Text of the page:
Looking to design a website from scratch but don’t know how you want it to look? Say no more! You can put together a website mockup to create a representation of what your website is going to look like without setting anything in stone - and by “stone”, we mean code. But what exactly is a mockup, you ask? Let’s take a look at what a mockup is and what it isn’t and show you four different ways to create a website mockup yourself.
What is a mockup?
We’ve alluded that a mockup is not the same as a wireframe or a prototype. So, what is a mockup and what’s the difference between the three?
A mockup is all about visuals and not actual content – so, it’s essentially static. In this case, static means that nothing on the website is clickable. It’s all about giving a realistic idea of what the website will look like. This includes how you want the information laid out and how the basic functions are going to look while also heavily delving into visuals, colors, and typography. The goal? To give a realistic impression of the final look so you can see and adjust your final design before committing to it.
When it comes to wireframes and prototypes, there are some differences to website mockups. Although a wireframe is a representation of what the website is going to look like, it’s more about structure – the skeleton of the website. It focuses on what the website will do for its viewers rather than what the final product is going to look like. A prototype tends to combine wireframes and mock-ups to give a vague representation of what the website looks like while still being completely interactive. Everything’s clickable and designed to show the flow of the website and what the user experience will look like.
If you want to see a more tangible difference between them, check out a list we've compiled of some of the best wireframe examples.
4 Different Ways to Create a Website Mockup
Now that we understand what a website mockup is and what it’s not, here are four different ways to create one.
1. Mockup Programs
Let’s start with the most obvious – dedicated mockup tools and programs. As you may have already guessed, there is plenty of software specifically dedicated to creating mockups. There are pros and cons to every mockup program that mostly depends on your personal skill set. If you’re a beginner looking to create a mockup for the first time, these types of programs are definitely the way to go. Programs such as Moqups, Balsamiq, and Framer simplify the process for you and allow you to focus on creating a basic mockup, ideal for the novice website designer. If you’re at an advanced level, you may want to look at using a different method as these programs only give you so much control over the design of your mockup.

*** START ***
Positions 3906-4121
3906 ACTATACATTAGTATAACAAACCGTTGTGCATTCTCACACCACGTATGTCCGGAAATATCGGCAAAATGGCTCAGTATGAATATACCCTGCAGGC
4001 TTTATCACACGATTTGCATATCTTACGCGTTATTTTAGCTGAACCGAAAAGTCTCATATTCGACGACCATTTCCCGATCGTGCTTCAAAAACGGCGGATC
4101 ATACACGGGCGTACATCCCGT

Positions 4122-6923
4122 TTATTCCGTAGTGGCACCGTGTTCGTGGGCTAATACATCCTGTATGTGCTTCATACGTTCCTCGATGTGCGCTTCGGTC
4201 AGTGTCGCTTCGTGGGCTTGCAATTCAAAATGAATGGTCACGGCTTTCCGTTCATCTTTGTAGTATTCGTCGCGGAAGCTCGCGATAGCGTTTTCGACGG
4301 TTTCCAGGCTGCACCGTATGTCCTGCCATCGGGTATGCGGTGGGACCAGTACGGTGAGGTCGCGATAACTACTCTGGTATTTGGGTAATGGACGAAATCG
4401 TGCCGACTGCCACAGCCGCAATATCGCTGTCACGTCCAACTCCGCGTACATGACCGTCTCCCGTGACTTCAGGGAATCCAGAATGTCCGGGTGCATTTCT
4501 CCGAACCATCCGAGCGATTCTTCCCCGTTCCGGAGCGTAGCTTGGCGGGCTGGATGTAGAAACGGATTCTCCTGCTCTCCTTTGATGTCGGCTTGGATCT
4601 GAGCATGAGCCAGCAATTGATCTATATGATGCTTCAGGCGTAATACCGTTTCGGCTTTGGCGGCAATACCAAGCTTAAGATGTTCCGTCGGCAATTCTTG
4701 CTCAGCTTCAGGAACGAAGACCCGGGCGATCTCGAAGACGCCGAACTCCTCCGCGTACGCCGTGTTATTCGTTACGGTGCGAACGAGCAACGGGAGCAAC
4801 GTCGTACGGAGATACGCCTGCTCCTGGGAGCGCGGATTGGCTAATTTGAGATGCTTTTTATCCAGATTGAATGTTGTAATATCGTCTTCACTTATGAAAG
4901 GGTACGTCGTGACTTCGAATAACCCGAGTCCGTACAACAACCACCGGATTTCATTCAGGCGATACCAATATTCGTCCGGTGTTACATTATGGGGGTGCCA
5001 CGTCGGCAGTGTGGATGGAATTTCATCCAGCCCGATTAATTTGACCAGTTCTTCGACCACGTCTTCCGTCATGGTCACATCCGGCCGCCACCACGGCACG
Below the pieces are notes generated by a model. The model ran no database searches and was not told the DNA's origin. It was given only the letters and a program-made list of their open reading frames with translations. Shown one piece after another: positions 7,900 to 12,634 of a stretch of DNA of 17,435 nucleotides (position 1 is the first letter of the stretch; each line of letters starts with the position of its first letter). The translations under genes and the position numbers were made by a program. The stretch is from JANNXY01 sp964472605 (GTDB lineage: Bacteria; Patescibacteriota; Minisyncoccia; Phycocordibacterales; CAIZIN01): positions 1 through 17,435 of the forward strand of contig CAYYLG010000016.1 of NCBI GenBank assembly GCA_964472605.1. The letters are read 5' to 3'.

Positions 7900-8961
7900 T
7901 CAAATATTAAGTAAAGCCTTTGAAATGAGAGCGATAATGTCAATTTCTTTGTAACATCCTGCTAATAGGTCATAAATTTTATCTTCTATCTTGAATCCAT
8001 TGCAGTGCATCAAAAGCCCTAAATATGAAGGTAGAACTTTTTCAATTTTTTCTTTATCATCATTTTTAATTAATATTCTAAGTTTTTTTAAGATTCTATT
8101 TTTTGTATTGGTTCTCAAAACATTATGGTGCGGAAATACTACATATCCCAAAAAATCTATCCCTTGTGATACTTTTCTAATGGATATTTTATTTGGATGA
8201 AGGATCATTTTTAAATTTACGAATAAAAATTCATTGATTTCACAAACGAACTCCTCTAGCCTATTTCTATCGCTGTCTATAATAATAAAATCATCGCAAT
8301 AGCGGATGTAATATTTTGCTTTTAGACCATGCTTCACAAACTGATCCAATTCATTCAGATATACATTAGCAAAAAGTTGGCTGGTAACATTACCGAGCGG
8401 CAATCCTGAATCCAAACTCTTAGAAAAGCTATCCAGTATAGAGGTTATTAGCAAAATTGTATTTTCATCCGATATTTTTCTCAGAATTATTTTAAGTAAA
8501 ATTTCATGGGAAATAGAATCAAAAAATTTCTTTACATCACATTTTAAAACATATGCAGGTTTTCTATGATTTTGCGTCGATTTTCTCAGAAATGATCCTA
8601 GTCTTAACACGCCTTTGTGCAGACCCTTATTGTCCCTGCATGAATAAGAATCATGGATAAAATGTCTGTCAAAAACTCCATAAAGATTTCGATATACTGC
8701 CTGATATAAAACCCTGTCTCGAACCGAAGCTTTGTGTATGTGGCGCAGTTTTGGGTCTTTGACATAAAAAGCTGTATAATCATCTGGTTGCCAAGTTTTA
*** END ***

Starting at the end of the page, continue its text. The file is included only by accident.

2. Design Software
Did you know you can create digital mockups of your website via Photoshop? Since mockups are not functional in any way, Photoshop is the perfect place to create a detailed visual of a website. Through Photoshop or any additional design software, you can design exactly what your website is going to look like, in perfect detail. This is a great way to easily experiment with images, colors, and fonts. Just keep in mind that if you’re not an experienced website designer or don’t know how to code, this may not be a good option for you. You have to know what can be translated into code and how to do it or your website will turn out very differently than what you had planned when you go to build it.
3. End-to-End User Experience (UX) Tools
UX tools exist to create products that optimize the user’s experience when it comes to website design. When it comes to using UX tools for website mockups, you need to know what you’re doing – these are not for the novice website creator. These programs (UXPin being a great example) are perfect for creating mockups that are about more than looking at a pretty picture of what your website is going to look like. They feel and look real and go beyond pictures – we’re talking about including aspects of code, prototypes, content design, developer handoffs, and more. These are usually the ideal programs for website mockups - for those who know how to use them, anyway.
4. Coded Mockups
Coding your mockups is generally not the best idea. Yes, we’ve already stated that mockups don’t normally even include code, so why are we mentioning it? Well, those comfortable with coding sometimes want to include it in their mockups. Starting in code quickly eliminates what you can and can’t do when it comes to creating your website and often becomes a version of the website instead of a prototype. So, if you’re comfortable going right into code, you might be able to save time or you might waste time because you didn’t go through the proper steps, but you know. You do you.
When it comes to creating a website with the potential to be a complex project, mockups are the way to go. While wireframes and prototypes are also important, mockups are necessary to get the visual aspect of your website right by taking that time to focus on the visuals alone. Getting the visuals right quickly makes the difference between a viewer staying on your website because it caught their attention or moving onto something else. So, we highly recommend becoming proficient in one or more of our listed four ways to create a mockup, even if you’re starting with the basics – you’ll become a mockup king or queen in no time anyway.